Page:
Can having Type 2 Diabetes amount to a disability even though it has not yet fully manifested itself and/or lifestyle changes may stop it progressing?


The short answer is ‘yes’. In this case (Taylor v. Ladbrokes) the EAT had to examine the decision of an Employment Tribunal which had thrown out Mr Taylor’s claim. They had done so on the basis that his Type 2 Diabetes did not amount to a disability.

In coming to this conclusion they reviewed medical evidence from the past, and came to the conclusion that Mr Taylor’s condition did not result in a substantial adverse effect on his normal day to day activities.

There is a further legal question to ask however and a person is disabled under the Equality Act 2010 if the condition they have is “likely” to result in the substantial adverse effect. Although the Employment Tribunal was aware that Type 2 Diabetes is a progressive condition they had simply examined medical evidence referring to the historical progress of the condition, and had made an assumption that there was only a small possibility of it progressing to the level expected of a disability, because Mr Taylor would be expected reasonably to follow medical advice about his lifestyle, diet and exercise.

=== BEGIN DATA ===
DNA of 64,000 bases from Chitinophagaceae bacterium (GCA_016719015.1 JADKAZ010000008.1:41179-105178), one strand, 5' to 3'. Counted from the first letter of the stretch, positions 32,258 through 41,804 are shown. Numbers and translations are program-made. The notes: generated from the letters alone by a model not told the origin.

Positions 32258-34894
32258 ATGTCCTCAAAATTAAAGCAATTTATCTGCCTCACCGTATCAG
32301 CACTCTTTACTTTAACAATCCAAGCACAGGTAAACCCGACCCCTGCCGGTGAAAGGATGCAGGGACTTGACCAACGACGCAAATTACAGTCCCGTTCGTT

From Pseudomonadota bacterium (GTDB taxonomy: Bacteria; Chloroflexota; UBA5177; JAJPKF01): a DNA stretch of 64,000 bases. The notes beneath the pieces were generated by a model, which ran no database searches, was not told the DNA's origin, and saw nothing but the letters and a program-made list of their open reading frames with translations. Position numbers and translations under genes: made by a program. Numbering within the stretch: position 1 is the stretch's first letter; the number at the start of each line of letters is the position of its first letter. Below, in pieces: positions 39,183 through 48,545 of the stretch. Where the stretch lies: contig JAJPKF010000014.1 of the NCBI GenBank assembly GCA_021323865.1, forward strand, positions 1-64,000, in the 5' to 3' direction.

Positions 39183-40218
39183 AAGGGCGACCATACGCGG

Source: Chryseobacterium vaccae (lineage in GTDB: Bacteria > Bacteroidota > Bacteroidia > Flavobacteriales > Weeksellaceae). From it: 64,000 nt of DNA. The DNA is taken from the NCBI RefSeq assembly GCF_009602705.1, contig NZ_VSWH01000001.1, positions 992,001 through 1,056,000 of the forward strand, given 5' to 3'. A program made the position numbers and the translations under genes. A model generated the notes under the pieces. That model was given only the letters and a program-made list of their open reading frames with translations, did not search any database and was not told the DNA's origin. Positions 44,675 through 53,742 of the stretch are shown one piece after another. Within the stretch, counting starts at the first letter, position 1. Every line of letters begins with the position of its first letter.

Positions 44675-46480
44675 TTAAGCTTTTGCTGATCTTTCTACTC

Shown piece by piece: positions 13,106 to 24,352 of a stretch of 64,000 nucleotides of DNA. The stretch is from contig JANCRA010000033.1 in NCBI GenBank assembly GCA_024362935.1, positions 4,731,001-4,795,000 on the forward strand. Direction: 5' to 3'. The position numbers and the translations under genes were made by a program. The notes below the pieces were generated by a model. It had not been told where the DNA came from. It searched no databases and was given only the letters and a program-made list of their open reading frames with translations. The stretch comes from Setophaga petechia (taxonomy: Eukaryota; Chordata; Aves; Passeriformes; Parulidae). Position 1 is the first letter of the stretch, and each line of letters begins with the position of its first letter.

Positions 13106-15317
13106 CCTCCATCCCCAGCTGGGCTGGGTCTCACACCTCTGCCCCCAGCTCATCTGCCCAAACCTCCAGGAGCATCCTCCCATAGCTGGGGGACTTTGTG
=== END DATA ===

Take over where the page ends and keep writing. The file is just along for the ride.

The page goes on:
The EAT disagreed with this approach. The Tribunal should have centred on the question of whether or not the condition would likely progress to a level where it did impair day to day activities to a substantial extent.

The case was therefore sent back to the Tribunal to review the matter properly.


This case makes it clear that an individual doesn’t have to be suffering at that particular time from a condition which has a substantial adverse impact on their day to day activities in order to be legally disabled. It is enough if the condition is likely to get there at an unspecified time in the future.

Importantly, it is also potentially irrelevant to expect the individual to make reasonable lifestyle changes. The likely effect is the likely effect, and whether or not the claimant acts reasonably in getting there is strictly speaking irrelevant.

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Updates: For employers: Discrimination | For employees: Discrimination |

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